Reader (and Colorado resident) Gary Wockner writes to remind us that not all the news is bad:

About your “Array of Hope” article, you failed to ask anyone who lives in Colorado about the election results of 2004. Here is our response: Aside from the presidential election, Colorado scored a victory for the environment! For example:    
  1. We got a new U.S. Senator in Ken Salazar who replaced Ben Nighthorse Campbell and defeated Pete Coors. Ken is one the of brightest environmental stars on the Western political horizon and has worked tooth and nail for years to defend Colorado’s land, water, and people.
  2. We got a new U.S. Representative in John Salazar (Ken’s brother), who replaced an outgoing anti-environmentalist and defeated another anti-environmentalist. Like his brother, John has solid environmental credentials and will do good for Colorado in Washington.
  3. We re-elected U.S. Representative Mark Udall (’nuff said).
  4. In a HUGE victory, pro-environmental democrats took control of both the state of Colorado Senate and Colorado House of Representatives. This is the first time democrats have controlled the Colorado State Legislature in 30 years.
  5. We passed an environment-friendly transit bill in the Denver Metro area.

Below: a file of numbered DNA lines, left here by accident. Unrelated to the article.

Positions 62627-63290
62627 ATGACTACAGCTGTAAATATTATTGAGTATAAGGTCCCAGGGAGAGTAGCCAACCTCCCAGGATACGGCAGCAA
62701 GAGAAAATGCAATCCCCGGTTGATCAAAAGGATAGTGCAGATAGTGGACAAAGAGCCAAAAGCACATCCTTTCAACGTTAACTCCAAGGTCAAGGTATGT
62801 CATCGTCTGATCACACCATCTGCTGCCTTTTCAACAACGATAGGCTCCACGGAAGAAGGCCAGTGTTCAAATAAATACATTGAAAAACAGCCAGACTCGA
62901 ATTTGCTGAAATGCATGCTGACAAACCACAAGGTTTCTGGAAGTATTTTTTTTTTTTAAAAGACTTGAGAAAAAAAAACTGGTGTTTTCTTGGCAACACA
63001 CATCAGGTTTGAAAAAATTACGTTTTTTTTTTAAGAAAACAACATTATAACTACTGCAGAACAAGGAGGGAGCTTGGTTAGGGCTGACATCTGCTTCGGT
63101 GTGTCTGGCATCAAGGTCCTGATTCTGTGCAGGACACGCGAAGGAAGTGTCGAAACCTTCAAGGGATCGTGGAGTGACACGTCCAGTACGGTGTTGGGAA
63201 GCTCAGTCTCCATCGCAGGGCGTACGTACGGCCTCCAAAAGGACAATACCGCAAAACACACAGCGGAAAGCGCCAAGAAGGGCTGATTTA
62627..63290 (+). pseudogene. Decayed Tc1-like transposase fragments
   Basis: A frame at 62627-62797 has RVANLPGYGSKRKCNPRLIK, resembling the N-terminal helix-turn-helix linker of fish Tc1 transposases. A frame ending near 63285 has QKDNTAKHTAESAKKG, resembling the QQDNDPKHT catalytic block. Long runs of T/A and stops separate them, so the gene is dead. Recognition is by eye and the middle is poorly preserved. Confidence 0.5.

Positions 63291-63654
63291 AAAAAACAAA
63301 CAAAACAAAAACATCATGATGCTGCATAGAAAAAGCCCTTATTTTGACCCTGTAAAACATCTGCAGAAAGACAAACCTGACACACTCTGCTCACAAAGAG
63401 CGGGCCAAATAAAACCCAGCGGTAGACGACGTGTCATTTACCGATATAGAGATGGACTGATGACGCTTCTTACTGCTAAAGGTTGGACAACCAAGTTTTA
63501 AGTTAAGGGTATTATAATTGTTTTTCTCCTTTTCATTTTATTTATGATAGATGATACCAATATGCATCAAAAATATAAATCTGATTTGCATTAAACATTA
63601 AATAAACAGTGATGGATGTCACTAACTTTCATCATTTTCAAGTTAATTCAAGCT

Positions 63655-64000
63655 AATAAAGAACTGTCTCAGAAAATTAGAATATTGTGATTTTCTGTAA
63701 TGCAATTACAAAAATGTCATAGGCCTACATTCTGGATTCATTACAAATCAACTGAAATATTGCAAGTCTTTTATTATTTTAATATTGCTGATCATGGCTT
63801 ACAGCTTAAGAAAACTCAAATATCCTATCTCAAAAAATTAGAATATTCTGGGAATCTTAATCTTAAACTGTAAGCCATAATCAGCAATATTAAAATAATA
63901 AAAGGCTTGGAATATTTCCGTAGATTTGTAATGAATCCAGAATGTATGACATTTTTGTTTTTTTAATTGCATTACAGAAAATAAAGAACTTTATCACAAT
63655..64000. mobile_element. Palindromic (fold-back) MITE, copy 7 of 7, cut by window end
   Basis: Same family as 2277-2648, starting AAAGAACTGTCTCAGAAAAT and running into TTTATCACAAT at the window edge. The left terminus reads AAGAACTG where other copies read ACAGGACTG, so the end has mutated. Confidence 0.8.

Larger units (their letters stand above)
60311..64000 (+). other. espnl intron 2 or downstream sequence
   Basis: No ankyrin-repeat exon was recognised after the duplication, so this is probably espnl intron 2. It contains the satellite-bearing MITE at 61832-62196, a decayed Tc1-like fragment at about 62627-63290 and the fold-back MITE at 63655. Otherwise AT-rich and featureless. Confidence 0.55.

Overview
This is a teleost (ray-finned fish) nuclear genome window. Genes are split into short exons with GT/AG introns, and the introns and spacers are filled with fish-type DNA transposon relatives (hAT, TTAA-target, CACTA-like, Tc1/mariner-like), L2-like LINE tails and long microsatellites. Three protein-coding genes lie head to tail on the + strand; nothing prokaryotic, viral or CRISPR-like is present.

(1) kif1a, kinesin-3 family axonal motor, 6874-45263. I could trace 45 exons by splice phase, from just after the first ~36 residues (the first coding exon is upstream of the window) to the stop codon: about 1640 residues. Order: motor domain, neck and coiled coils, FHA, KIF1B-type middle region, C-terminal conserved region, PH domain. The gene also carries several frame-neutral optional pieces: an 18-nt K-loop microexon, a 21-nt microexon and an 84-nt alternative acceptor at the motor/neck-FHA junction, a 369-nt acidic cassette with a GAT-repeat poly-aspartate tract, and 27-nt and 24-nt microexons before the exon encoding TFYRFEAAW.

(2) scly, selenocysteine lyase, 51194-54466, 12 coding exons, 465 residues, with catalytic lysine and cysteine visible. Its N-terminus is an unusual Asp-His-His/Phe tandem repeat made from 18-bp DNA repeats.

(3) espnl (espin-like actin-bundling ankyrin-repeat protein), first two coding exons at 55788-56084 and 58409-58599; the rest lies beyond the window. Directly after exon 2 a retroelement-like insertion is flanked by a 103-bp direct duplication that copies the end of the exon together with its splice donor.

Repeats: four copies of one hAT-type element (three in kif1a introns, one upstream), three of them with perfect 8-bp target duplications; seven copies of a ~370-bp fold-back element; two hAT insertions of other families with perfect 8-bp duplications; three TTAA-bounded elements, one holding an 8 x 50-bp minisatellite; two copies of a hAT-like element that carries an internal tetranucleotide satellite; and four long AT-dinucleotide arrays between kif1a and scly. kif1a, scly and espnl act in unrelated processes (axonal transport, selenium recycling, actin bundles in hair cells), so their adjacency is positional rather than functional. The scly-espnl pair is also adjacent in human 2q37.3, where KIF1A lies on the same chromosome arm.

6. We passed a statewide renewable energy amendment.
  7. Many local races went for pro-environment democrats including several county commissioners races which are very important arbiters of growth and development (and accompanying environmental protection) in our state.

How did all this happen?

  1. Money, and lots of it. A visionary group of wealthy Colorado citizens hand-picked a group of state level races to support with the specific goal of gaining democratic control of the Colorado legislature. These visionaries organized well, spent well, and claimed victory for the people, rather than the corporations, of Colorado.
  2. We supported grassroots candidates (like the brothers Salazar) who could speak to a broad coalition of citizens. The Salazar’s grew up as poor farmers and ranchers in rural Colorado and their experience resonated with voters.
  3. We had specific pro-environment ballot initiatives on the ticket which brought environmental voters to the polls. The lesson here is the same one the republicans used in Ohio, but instead of appealing to gay-bashing “values” voters, we appealed to the hope of all citizens for a cleaner, greener Colorado. Democrats widely won as these amendments carried the day.
  4. The fight was intense, simplified, and aggressive. We scoured the history of some elected officials and found their voting histories and the published writings and speeches, and when appropriate, we hammered their ‘dark sides’ to the public via a media blitzkrieg.
  5. The democratic machine was organized, efficient, and relentless. Statewide, democrats brought out the vote, canvassed, and volunteered at levels never before seen.

And here’s one more thing we did: on Wednesday morning, we started organizing for 2006. We have a Governor’s race to win, a host of other pro-environment ballot initiatives to begin, and a cleaner greener Colorado to do it all in. We have more than an array of hope in Colorado, and we are moving solidly forward.